Reed is going to throw this out there, stick it to the employees that is obvious he dosent care about…..what was that comment about 10% unemployment? Get it tied up in court for years, cost the city millions, and loose anyway. What I find most revolting about this situation is the arrogance, and lack of caring that this supposed great leader is displaying.
    Buying luxury SUV’s for him and his buddies to ride around in. Telling the employees, tough if you dont like it leave. Lets not forget that little stunt he tried to get past with the chief…..retire, collect a PENSION and the get rehired? Some of us saw him for what he was when he was running…..another Bill C. The only hope we have is that he moves on to his next political aspiration QUICKLY so we can hopefully get a TRUE LEADER. One that understands the struggles of his employees and really cares about public safety, and public service.

  12. What a horrible choice the City of Atlanta citizens made in the last Mayoral election.

  13. Kasim Reed’s actions – revoking vested pensions – prompted by Peter Aman and the ideologues at Bain and Company, would make Scott Walker in Wisconsin and Chris Christy in New Jersey blush. When it comes to screwing public employees for political gain, Reed makes those Tea Partiers look like pikers.

    1. Thanks Monk,

      I wonder why a Federal Judge stopped Governer Walkers plans in Wisconsin? Walker did not even come close to what Reed Inc. wants to do. Judge Maryann Sumi issued a Temporary Restraining Order. Does Mayor Reed think he will be able to step out of a contract without a Judge being involved???

      This will cost the City millions, and Reed and Aman’s lawyer freinds will make bank for sure!!

  14. JPS,
    It didn’t cause me distress…it’s that using that type of comparison trivializes what the Nazis did….and in turn future generations seem to be learning less and less about the atrocities they committed. And if the future generations don’t learn this stuff they are bound to repeat it.

    No hard feelings….I take it from Stephanie’s post you are a city employee/union member. While I am not in favor of government employees being unionized, I do believe that the people working under and hired under a set of parameters and agreements, then that contract should be honored. Screw the freaking stupid ass streetcar, pay that money into the pension funds.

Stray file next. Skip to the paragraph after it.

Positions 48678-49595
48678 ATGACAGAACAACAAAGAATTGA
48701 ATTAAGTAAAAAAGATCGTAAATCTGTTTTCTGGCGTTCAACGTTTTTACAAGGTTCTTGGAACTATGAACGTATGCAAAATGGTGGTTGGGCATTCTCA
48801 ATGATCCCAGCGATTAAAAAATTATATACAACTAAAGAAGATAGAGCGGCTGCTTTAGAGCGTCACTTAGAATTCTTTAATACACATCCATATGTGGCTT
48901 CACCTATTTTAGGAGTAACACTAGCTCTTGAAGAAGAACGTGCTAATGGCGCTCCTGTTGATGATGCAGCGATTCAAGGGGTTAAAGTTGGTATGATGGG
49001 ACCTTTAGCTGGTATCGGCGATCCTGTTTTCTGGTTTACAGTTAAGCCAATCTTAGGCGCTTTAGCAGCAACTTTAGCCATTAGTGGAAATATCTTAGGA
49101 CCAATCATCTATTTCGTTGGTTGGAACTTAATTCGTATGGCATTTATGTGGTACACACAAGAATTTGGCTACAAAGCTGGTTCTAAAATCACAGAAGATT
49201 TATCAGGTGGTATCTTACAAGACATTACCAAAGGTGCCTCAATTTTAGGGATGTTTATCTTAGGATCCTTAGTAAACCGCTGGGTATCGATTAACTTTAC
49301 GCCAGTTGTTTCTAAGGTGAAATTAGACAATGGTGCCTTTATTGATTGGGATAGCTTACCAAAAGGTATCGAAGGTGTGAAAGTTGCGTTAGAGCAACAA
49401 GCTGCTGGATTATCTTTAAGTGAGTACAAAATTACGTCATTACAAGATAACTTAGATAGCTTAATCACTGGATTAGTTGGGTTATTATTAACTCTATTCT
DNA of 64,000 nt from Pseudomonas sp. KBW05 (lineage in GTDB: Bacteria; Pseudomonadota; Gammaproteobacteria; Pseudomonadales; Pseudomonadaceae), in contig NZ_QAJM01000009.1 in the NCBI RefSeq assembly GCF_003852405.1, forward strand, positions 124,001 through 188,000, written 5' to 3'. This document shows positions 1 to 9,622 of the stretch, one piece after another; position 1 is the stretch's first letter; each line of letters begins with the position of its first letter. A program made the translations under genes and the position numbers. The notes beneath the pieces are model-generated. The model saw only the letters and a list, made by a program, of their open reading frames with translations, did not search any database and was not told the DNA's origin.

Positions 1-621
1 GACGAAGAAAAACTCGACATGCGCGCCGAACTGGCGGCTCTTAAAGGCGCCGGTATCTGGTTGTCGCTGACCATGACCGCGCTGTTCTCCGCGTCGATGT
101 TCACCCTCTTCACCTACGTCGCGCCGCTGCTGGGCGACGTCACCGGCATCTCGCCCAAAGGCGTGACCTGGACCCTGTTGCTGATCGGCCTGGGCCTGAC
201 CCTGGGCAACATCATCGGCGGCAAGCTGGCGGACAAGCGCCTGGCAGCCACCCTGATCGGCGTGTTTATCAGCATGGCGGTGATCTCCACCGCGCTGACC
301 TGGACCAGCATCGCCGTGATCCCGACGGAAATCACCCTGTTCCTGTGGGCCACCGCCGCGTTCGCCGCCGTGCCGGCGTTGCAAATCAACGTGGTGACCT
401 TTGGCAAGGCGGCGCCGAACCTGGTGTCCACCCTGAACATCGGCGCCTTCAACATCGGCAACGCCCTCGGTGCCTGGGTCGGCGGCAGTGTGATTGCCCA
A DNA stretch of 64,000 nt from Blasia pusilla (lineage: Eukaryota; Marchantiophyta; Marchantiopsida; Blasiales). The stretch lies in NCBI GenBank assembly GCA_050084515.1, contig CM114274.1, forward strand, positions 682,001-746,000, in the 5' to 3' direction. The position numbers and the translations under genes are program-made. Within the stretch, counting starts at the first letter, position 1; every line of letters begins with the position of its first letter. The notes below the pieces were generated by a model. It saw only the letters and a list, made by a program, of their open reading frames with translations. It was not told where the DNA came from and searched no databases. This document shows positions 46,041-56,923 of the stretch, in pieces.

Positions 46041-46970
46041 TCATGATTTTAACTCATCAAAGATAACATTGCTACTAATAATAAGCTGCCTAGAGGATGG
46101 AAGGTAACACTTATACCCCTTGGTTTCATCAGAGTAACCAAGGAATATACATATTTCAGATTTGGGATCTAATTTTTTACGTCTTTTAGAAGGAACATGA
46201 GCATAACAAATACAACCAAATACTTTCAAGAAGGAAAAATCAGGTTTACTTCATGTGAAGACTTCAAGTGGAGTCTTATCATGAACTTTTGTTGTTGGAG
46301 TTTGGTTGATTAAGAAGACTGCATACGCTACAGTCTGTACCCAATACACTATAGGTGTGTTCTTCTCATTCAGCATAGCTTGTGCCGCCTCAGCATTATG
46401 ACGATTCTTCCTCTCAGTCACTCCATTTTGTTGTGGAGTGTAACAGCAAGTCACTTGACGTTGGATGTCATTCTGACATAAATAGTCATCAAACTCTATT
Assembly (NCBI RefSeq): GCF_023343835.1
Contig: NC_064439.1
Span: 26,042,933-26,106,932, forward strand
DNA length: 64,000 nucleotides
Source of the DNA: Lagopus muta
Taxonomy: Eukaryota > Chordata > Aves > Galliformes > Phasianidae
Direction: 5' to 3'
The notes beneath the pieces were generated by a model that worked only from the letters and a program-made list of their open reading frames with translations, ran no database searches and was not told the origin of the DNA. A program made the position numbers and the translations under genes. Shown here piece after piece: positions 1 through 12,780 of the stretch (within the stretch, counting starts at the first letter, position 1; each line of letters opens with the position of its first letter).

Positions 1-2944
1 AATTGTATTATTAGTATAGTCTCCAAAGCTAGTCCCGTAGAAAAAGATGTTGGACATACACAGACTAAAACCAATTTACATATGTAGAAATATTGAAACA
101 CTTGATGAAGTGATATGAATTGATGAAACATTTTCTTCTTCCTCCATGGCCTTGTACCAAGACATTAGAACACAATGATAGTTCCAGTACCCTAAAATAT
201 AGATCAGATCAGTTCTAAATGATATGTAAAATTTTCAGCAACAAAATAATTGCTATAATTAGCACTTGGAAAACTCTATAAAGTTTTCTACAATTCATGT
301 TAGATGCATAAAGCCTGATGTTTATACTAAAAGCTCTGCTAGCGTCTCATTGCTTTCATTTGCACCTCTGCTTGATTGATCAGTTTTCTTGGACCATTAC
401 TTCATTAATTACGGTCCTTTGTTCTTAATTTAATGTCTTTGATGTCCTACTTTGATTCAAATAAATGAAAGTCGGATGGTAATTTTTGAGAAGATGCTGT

A contract is a contract and obviously the COA cannot be trusted to honor their contracts….sorry Mayor Reed. If the Mayor has any honor or dignity he’ll stand up and say “I did not make this mess. However I will honor the agreements to all current employees. That will mean a huge sacrifice from the citizens of Atlanta. Those citizens have a right to be angry and pissed off. Feel free to contact Bill Campbell and Shirley Franklin and let them know. Their abdication of fiscal duty while in office has created this mess…again I will fix it, but I will do it and honor our committments”.

    I am not in any way holding my breath on that one.

    For now Reed is the Mayor we have, until the next election. It would be wise to relieve him of his duties so he may move on to wherever he wants to be. The catch of course is we could end up with worse.

    1. Thanks Tvshooter, I am an employee but not a union member, but I do believe a contract should be honored. Had it not been for the pension contract I would have left the City twenty years ago.

  15. Unless I missed a comment somewhere here, I think I’ve read this whole page and while I understand all the complaints about everything..breaching a contract is messed up and will likely be struck down…I’m not sure that I saw one proposal for a different solution with which city workers would be happy.

    Combined with an economy that is crap, all those TADs are handcuffing the city. The nature of Atlanta as one of the most commuting cities in the country also doesn’t help. Most of those salaries are flowing out to the burbs to be spent. Anyone have an answer other than raising taxes? Or is that really our only option?

  16. Baker, I think that there would have to be a clear and concise understanding of the situation. When looking at the presentation, and the explanation, and then the comments here I think there is a lot to discuss.
    It appears as if there are several pension funds, which ones are funded and which ones are not? It also seems as if they are presenting numbers from a few years ago. We all know that the market has returned rater nicely over the last few years.
    What does unfunded liability really mean, and what if any danger does it present to the city? What does the city spend it’s money on and how do the budget it? I mean a clear and concise explanation of it. I hear things like this fund, that fund general fund….when they talk about pension expenditures is it a total of all these funds, one fund…what?
    Has anyone talked to the employees too see if they have any options? I believe there was a “drop” program mentioned years ago, what if any would that help? Would the employees be willing to give more to the pension on there own? Did anyone ask? Is there a better investment program that the city can use? Too many questions in this so far……I dont think raising taxes need to be brought up just yet.